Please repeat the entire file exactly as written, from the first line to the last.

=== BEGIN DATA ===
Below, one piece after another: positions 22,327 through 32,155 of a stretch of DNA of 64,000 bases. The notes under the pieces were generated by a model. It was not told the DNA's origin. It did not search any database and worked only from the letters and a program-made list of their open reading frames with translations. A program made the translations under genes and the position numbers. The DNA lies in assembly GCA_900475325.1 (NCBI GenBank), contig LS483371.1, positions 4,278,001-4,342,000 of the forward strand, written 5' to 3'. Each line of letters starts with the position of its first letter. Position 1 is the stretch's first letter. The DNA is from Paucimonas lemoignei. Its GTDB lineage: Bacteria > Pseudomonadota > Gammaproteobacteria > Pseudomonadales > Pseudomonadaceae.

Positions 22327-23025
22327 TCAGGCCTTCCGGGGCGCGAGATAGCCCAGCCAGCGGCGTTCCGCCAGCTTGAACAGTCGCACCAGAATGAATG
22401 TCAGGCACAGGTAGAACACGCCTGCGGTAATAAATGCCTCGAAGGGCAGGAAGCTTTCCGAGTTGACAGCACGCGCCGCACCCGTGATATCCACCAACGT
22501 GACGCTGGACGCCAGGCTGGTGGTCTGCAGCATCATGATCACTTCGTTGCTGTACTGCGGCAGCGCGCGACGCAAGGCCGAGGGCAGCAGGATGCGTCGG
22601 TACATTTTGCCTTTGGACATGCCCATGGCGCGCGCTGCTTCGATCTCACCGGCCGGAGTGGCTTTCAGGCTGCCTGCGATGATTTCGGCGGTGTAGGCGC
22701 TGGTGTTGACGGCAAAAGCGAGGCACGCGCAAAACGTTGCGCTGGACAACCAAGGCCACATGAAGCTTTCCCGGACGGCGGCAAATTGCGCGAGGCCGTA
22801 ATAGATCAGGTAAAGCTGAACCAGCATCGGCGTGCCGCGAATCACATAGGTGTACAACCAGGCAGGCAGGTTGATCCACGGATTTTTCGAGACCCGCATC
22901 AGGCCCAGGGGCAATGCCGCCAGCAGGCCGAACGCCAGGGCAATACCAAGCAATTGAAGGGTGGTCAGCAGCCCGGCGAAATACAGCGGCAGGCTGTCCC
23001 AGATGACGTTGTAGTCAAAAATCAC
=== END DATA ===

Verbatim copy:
Below, one piece after another: positions 22,327 through 32,155 of a stretch of DNA of 64,000 bases. The notes under the pieces were generated by a model. It was not told the DNA's origin. It did not search any database and worked only from the letters and a program-made list of their open reading frames with translations. A program made the translations under genes and the position numbers. The DNA lies in assembly GCA_900475325.1 (NCBI GenBank), contig LS483371.1, positions 4,278,001-4,342,000 of the forward strand, written 5' to 3'. Each line of letters starts with the position of its first letter. Position 1 is the stretch's first letter. The DNA is from Paucimonas lemoignei. Its GTDB lineage: Bacteria > Pseudomonadota > Gammaproteobacteria > Pseudomonadales > Pseudomonadaceae.

Positions 22327-23025
22327 TCAGGCCTTCCGGGGCGCGAGATAGCCCAGCCAGCGGCGTTCCGCCAGCTTGAACAGTCGCACCAGAATGAATG
22401 TCAGGCACAGGTAGAACACGCCTGCGGTAATAAATGCCTCGAAGGGCAGGAAGCTTTCCGAGTTGACAGCACGCGCCGCACCCGTGATATCCACCAACGT
22501 GACGCTGGACGCCAGGCTGGTGGTCTGCAGCATCATGATCACTTCGTTGCTGTACTGCGGCAGCGCGCGACGCAAGGCCGAGGGCAGCAGGATGCGTCGG
22601 TACATTTTGCCTTTGGACATGCCCATGGCGCGCGCTGCTTCGATCTCACCGGCCGGAGTGGCTTTCAGGCTGCCTGCGATGATTTCGGCGGTGTAGGCGC
22701 TGGTGTTGACGGCAAAAGCGAGGCACGCGCAAAACGTTGCGCTGGACAACCAAGGCCACATGAAGCTTTCCCGGACGGCGGCAAATTGCGCGAGGCCGTA
22801 ATAGATCAGGTAAAGCTGAACCAGCATCGGCGTGCCGCGAATCACATAGGTGTACAACCAGGCAGGCAGGTTGATCCACGGATTTTTCGAGACCCGCATC
22901 AGGCCCAGGGGCAATGCCGCCAGCAGGCCGAACGCCAGGGCAATACCAAGCAATTGAAGGGTGGTCAGCAGCCCGGCGAAATACAGCGGCAGGCTGTCCC
23001 AGATGACGTTGTAGTCAAAAATCAC